Emmy-nommed director, producer, writer
Emmy-nommed Bruce Paltrow, known for creating, producing, directing and/or writing critically acclaimed TV skeins and films — and for being father to Oscar-winning actress Gwyneth Paltrow as well as director Jake Paltrow and husband to Tony-winning actress Blythe Danner — died Wednesday night in Italy, where the father and daughter had celebrated Gwyneth’s 30th birthday. He was 58.
A publicist said he was stricken with a recurrence of throat cancer, which he had first battled in 1999, and by pneumonia. He was airlifted to a Rome hospital, where he died.
His wife, who was in Hollywood starring in her new CBS series “Presidio Med,” left production and flew to Italy to be with her daughter.
Jake Paltrow, Gwyneth’s older brother and, like his father, a TV director, was in New York working on “NYPD Blue.”
The senior Paltrow was best known for such landmark Emmy-winning series as “Homicide: Life on the Streets,” “St. Elsewhere,” “A Little Sex” and “The White Shadow.”
He was creator-exec producer of CBS skein “The White Shadow” (1978-81), skein about a white basketball coach at a mainly black inner-city school. Show starred Ken Howard.
Paltrow then produced NBC medical drama “St. Elsewhere” (1982-88) about doctors at a Boston hospital. It starred veteran thesp William Daniels and launched the careers of Denzel Washington, Mark Harmon and Ed Begley Jr.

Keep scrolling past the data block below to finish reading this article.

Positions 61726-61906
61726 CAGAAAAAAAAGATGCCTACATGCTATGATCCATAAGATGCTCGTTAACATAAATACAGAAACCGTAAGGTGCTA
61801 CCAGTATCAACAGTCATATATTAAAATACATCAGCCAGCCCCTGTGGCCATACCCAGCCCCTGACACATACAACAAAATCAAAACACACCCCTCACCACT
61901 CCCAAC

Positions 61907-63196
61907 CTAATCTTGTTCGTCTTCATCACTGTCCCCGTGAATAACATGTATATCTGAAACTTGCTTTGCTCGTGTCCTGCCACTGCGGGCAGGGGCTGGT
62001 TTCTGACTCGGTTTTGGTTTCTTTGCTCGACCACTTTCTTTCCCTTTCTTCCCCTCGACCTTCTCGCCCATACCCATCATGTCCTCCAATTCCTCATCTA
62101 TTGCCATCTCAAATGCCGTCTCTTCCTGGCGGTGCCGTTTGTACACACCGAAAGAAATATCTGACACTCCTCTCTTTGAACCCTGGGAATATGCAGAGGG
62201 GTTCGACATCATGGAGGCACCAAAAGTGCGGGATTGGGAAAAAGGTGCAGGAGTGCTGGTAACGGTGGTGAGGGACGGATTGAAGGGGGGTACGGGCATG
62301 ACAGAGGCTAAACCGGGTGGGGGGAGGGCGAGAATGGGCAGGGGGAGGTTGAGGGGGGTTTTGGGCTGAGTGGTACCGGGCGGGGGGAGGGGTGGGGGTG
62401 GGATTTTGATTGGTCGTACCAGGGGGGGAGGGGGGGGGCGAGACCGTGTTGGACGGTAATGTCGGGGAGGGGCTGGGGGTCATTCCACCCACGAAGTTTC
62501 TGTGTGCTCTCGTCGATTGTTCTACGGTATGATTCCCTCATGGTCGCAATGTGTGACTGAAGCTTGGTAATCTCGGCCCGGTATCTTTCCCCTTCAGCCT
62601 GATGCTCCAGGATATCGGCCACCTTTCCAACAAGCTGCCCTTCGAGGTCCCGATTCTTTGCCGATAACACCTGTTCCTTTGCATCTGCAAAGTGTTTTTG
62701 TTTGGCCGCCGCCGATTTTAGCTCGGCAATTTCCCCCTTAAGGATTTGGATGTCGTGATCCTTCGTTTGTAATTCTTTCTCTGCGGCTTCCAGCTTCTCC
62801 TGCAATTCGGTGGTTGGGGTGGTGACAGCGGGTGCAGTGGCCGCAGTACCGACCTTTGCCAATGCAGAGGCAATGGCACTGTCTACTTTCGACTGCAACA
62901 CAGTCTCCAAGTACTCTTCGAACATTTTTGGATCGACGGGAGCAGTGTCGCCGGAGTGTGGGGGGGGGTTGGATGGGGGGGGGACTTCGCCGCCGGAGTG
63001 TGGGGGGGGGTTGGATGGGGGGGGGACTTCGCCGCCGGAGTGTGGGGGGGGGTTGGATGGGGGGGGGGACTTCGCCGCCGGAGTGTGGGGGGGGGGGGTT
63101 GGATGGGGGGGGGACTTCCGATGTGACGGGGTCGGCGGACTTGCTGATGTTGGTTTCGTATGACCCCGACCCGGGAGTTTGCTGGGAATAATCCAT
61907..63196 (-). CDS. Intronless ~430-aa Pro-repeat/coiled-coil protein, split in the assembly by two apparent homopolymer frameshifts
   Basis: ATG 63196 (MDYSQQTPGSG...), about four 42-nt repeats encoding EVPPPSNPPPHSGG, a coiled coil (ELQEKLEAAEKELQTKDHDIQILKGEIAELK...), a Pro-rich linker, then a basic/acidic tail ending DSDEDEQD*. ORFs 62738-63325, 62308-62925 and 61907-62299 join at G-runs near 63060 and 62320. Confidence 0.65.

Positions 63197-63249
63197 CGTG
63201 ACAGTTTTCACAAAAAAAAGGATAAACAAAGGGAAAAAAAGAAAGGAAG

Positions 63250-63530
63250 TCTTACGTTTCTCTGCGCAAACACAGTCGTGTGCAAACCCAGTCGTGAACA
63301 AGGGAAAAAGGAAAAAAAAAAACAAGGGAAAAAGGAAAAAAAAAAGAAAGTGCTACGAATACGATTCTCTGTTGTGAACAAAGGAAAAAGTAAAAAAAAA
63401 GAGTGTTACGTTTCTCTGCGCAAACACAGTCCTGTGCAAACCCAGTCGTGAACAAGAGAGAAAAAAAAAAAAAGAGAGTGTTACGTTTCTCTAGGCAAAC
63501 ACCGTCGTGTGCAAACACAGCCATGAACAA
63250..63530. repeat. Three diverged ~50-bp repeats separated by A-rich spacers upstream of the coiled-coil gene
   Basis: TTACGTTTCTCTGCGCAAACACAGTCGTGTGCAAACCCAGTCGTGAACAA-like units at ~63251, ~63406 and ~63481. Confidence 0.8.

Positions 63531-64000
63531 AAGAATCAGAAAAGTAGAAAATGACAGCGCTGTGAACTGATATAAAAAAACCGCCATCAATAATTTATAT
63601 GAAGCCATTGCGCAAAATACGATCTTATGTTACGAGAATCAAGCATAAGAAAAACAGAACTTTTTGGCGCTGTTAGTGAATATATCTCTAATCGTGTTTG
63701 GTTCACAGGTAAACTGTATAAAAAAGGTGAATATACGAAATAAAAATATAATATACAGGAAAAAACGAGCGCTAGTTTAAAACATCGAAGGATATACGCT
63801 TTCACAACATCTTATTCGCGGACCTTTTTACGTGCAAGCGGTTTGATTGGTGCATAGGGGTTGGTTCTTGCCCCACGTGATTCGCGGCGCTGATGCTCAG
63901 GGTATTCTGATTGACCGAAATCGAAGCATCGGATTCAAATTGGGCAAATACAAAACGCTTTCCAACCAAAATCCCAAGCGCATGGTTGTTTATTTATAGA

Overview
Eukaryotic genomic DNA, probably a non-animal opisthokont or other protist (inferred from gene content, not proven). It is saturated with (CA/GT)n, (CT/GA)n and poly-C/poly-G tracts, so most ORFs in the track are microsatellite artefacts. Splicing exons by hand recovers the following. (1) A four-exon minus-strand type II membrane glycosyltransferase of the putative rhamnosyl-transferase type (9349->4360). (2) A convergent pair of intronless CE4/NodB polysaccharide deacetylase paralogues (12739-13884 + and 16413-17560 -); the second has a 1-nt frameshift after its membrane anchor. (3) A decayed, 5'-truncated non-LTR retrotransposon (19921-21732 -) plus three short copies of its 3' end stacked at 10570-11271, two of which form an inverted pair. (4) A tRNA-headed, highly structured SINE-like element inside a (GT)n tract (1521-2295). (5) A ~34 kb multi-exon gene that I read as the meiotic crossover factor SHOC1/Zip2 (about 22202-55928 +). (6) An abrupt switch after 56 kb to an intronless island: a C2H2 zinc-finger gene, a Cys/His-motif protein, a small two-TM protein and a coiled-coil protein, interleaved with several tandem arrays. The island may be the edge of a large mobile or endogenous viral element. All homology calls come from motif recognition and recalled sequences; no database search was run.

Daniels, who won two Emmys for his work on “St. Elsewhere” and later became prexy of the Screen Actors Guild, told Daily Variety on Wednesday that Paltrow’s ability to work collaboratively as a producer was the most important factor in the success of the series.
“Bruce provided the look, the vision and the humor, which was instrumental since it was such a group effort,” Daniels noted. “He was always very supportive of what I was doing as an actor without interfering. It’s a terrible loss.”
Daniels recalled Paltrow’s kindness to him when the series launched with his Mark Craig character seemingly a minor player. “He told me, ‘Listen, Billy, when the writers see what you’re doing with this character, you’ll become a big part of it.”
Paltrow’s film credits include “The Operating Room” and “Duets” (which he wrote and directed his daughter in).
Other credits “Ed McBain’s 87th Precinct: Lightning” and “Shirts/Skins.”
Brooklyn native attended Tulane U. and studied art before turning to scenic work Off Broadway and met Danner. They moved to Hollywood, where his TV career burgeoned.
At the time of his death, he had a script in the works.
A champion of women and minorities, he receiving the first Diversity Award from the Directors Guild of America in 1997.
He is survived by his wife, son and daughter.
(Dave McNary and news services contributed to this report.)